Rising housing costs mean the number of homes containing three generations of a family will treble in the next 20 years, a building society claims.
More children could be living with their grandparents
According to a report for the Skipton Building Society the number will rise from 75,000 to 200,000.
It cites increased costs of residential care and financial pressures on first time buyers as causes of the change.
Pension under-funding coupled with increased life expectancy may also be a contributory factor.
The extended family in one house was a regular feature of life in the UK for many years, until rising prosperity meant more people could afford to buy property to the point where home owning is the norm.
Jennifer Holloway of the Skipton Building Society said that this is changing due to rising levels of debt and the high cost of property.
"These issues are likely to get worse and so combining incomes and sharing mortgage repayments may well be the only alternative for some families," she said.
The survey was carried by the worldtocom.com futures network.
A spokesman for the organization has said although the number is small compared to the 25m UK households, it is a sector that is being completely ignored by urban planners.
Most house building is based on the nuclear family of two parents and two point four children who leave home after finishing their education.
"The nuclear family is not dead. It is the future. But a small proportion of households will revert to being extended financial families. It is significant with debt burdens, healthcare and education costs," the spokesman said.
The report has also said that rising costs of childcare constituted for many young families one of their main monthly outgoings.
One conclusion is that live-in childminders in the shape of grandparents will be a powerful incentive to staying in the parental home.
Another finding is that the crisis in pensions will give future retired couples far less to live on and an incentive to either invite the children back home to help out, or sell up the family home, realise their capital and move in with their children.
"The decision is driven from both ends. In some cases it will be a lifestyle choice, in others a necessity
"Either way it is a phenomenon that is not yet factored into people's thinking," the spokesman for worldtocom.com futures network said.
I lived at home with my parents until my son was 18 months old. Whilst I appreciated the financial and practical support, I never felt like we had our own space. You still feel like a child. Now that we live as a "normal" family, the childcare costs are crippling. Maybe I'll have to move back home.
The issues pinpointed by this report have been obvious to me for some time as a single parent supporting a pre-teen and teenage child. Having a partner with children of similar age, when we buy a house together I anticipate that we will have to buy a very large house. Our children will be living with us until possibly well into their 30s presumably until they have paid off their student debts and accumulated enough for a significant deposit. I also anticipate working well after the age of 65 to supplement my probable pension shortfall and possibly my grandchildren. Happy Retirement, not a chance!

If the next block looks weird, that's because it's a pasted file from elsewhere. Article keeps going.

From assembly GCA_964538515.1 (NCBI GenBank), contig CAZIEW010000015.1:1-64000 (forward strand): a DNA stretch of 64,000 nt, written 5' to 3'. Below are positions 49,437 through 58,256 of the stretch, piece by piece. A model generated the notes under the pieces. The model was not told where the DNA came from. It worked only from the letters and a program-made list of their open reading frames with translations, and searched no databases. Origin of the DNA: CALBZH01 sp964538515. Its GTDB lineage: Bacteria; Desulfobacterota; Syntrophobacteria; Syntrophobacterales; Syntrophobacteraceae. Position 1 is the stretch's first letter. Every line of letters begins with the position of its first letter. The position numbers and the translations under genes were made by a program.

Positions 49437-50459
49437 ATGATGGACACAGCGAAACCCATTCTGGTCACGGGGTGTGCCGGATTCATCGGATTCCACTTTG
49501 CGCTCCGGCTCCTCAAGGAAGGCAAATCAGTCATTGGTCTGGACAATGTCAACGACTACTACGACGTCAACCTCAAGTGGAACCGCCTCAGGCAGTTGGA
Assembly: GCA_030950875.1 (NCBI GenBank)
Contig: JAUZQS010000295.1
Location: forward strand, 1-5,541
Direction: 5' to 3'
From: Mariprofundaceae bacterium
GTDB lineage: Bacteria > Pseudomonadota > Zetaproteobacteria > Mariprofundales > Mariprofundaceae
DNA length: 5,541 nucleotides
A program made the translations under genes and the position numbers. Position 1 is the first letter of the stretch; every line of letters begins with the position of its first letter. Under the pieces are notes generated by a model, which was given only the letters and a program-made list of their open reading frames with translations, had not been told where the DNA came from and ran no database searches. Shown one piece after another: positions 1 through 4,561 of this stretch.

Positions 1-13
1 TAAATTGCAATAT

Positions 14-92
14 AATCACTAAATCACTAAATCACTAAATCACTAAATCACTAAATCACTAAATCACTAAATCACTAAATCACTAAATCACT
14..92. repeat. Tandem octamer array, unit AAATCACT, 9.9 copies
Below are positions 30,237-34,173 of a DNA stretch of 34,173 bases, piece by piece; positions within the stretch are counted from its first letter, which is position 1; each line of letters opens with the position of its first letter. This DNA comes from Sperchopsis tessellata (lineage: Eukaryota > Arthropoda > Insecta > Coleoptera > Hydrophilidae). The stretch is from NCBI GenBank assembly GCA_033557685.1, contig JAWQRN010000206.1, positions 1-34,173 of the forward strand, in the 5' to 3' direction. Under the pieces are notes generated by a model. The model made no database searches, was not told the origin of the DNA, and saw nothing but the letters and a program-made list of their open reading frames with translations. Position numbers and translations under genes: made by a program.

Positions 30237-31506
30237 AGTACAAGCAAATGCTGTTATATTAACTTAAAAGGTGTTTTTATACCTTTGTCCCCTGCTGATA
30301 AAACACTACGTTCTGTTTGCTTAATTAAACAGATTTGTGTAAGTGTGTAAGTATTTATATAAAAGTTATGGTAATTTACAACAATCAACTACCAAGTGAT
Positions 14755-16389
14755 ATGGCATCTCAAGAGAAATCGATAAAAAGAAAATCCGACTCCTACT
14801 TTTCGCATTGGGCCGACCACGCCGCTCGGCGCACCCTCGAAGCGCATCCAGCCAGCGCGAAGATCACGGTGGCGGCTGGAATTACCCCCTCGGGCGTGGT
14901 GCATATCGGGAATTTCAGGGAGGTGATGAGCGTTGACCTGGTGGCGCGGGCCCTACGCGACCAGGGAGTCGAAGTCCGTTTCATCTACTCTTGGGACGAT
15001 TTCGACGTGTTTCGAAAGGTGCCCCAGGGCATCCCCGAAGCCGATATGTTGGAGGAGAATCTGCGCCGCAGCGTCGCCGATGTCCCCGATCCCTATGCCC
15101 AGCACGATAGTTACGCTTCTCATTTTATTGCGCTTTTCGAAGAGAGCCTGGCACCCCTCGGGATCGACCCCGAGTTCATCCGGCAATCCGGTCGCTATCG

Caroline Wallis, Fleet Hants UK
I converted outbuildings to make a "granny" annexe in 1991. Currently this is not required for my parents, however it is deemed a separate dwelling for council tax purposes whether occupied or not. There is now a maximum of 10% discount if unoccupied. This certainly does not encourage making provisions to help extended family.
Rick, Northallerton N Yorks
I have been looking for a home suitable to serve an extended family for the last year with very little success. The space required for each generation of the family is different as is their needs; very few homes meet the requirements. It may be time for planners and developers to realise the market is there for the taking and provide some suitable housing in the future.
I share a house with my parents and my son (three generations). I moved back home when my relationship failed and have been there ever since as house prices were just too high for a single mother to afford along with childcare. I have always worked full time in a job which I love and there was no way I was going to give up a job just so I could get free housing. I did put my name down on a council list 7 years ago, but am still waiting to be offered a property. It does frustrate me when I see people who do not work in their own homes which are paid for by the state, but that is not for me. Five years on and I am hoping to buy my first property with my fiancée within the next 12 months.
Jo Berrill, Coventry
I am married with 2 kids and we share my in-laws house. They have a small annexe. The idea is that we can look after them easily in old age and we get to live in a house that we could never dream of. The house is owned by my in-laws. There are 2 major pit-falls: inheritance tax and the possibility that our in-laws may be forced to sell up if we can no longer look after them and they need to go into a care home.
Eifion Morris, Hope, Flintshire